Saturday, January 26, 2013

Snowbird 2.0

American Tree Sparrow: Always at home in the snow.
From Oak Harbor, Ohio, Kenn writes:  When I was a kid, first learning about birds, I read that "snowbird" was the Dark-eyed Junco's nickname.  Juncos are easy to recognize, and for many people in the eastern U.S., they are characteristic birds of winter.  But for me, the real "snowbirds" are American Tree Sparrows.  Strictly winter birds anywhere south of the Arctic, they arrive with cold weather, and they visit Kimberly and me only when the snow flies.  

American Tree Sparrows belong to the genus Spizella, which makes them relatives of familiar birds like Chipping Sparrow and Field Sparrow.  The main difference is that Tree Sparrows have their center of distribution at least a thousand miles farther north.  Indeed, "Tree Sparrow" is a misnomer:  many spend the summer far north of treeline, on the tundra, where the largest willows are only a couple of feet tall.  In winter, flocks range through brushy fields, marshes, and open country.  Trees aren't really important to them at any time of year. 

Range of the American Tree Sparrow. Red represents the summer range; dark blue is the main winter range, while pale blue shows where it is less numerous in winter. The gray area in between shows where the species passes through in migration.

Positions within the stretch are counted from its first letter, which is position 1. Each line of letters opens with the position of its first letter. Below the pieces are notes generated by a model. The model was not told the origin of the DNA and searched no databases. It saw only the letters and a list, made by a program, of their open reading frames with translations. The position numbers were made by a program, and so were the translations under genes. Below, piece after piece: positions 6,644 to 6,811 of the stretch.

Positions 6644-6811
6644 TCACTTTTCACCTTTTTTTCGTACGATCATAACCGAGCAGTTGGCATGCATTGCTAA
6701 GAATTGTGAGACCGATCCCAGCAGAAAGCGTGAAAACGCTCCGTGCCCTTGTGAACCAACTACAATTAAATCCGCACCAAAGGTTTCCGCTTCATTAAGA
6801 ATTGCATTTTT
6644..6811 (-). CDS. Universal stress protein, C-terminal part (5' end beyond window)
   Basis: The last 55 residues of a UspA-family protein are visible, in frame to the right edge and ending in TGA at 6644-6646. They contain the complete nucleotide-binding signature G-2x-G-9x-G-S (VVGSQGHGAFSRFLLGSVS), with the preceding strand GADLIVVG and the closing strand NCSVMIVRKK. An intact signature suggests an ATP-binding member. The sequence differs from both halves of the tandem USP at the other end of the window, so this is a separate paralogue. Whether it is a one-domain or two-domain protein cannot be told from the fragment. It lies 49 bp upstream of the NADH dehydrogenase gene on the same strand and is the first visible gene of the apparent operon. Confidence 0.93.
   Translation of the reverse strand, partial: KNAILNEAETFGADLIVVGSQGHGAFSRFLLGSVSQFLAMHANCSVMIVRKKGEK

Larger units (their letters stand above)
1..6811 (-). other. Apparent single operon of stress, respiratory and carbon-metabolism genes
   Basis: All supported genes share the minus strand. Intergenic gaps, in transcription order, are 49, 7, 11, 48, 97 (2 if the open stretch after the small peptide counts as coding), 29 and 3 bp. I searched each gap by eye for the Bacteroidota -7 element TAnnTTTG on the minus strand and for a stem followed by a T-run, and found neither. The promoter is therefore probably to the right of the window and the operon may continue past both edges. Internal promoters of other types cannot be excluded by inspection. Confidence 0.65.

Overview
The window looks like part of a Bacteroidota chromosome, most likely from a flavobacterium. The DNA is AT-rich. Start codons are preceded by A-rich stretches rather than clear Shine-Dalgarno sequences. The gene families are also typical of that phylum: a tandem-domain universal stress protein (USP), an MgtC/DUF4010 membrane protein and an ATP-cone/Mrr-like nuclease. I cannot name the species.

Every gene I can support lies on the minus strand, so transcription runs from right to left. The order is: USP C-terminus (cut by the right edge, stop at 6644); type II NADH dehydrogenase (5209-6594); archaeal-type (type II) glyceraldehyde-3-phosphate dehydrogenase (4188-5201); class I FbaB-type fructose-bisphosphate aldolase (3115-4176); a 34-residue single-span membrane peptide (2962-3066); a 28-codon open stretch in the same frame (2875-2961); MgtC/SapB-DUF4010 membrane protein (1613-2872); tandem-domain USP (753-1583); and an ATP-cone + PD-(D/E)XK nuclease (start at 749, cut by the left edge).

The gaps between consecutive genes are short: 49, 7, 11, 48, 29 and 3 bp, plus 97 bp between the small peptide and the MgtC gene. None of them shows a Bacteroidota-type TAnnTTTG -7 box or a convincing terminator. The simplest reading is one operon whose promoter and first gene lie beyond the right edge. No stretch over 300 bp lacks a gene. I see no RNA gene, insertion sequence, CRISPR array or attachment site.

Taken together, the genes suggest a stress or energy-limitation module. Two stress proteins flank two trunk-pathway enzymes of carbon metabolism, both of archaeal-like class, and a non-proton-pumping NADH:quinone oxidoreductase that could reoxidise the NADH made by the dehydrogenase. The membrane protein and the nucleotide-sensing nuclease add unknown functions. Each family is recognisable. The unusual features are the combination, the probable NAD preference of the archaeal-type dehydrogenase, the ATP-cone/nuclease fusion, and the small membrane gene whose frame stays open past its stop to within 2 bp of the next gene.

For years I lived in Arizona, where it was a major challenge to find American Tree Sparrows at all.  If we searched hard enough in the northeastern part of the state in winter, we might eventually find a flock of three or four.  Here in northern Ohio, though, we are blessed with an abundance of these beautiful sparrows in winter.  On Christmas Bird Counts, we tally them by the hundreds.  Flocks move ahead of us along the hedgerows, across the weedy fields, making a soft, musical tinkling chorus as they go.

American Tree Sparrow: soft colors, musical callnotes, active flocks in the brushy fields of winter.
Where Kimberly and I live now, in the country north of Oak Harbor, flocks of Tree Sparrows are nearby all winter.  They're half a mile away, in the willows along the canal, along the edge of the woodlot, in the overgrown fields.  But they don't come to our yard except under certain conditions.  We have more than a dozen bird feeders out, and lots of birds visit every day: goldfinches, cardinals, House Finches, Downy Woodpeckers, Blue Jays, and more.  But the American Tree Sparrows don't come to the yard - until it snows. 

Whenever it snows, American Tree Sparrows move in from the surrounding countryside to feed on birdseed in our yard... at least until the snow melts.
Every time it snows, the number of Tree Sparrows in the yard goes from zero to 20 or 25 within a matter of hours.  They'll be all around the house, hopping on every feeder, sitting in the tops of the shrubs outside every window, taking advantage of our generous supply of birdseed.  (It's almost enough to make me look forward to snow!)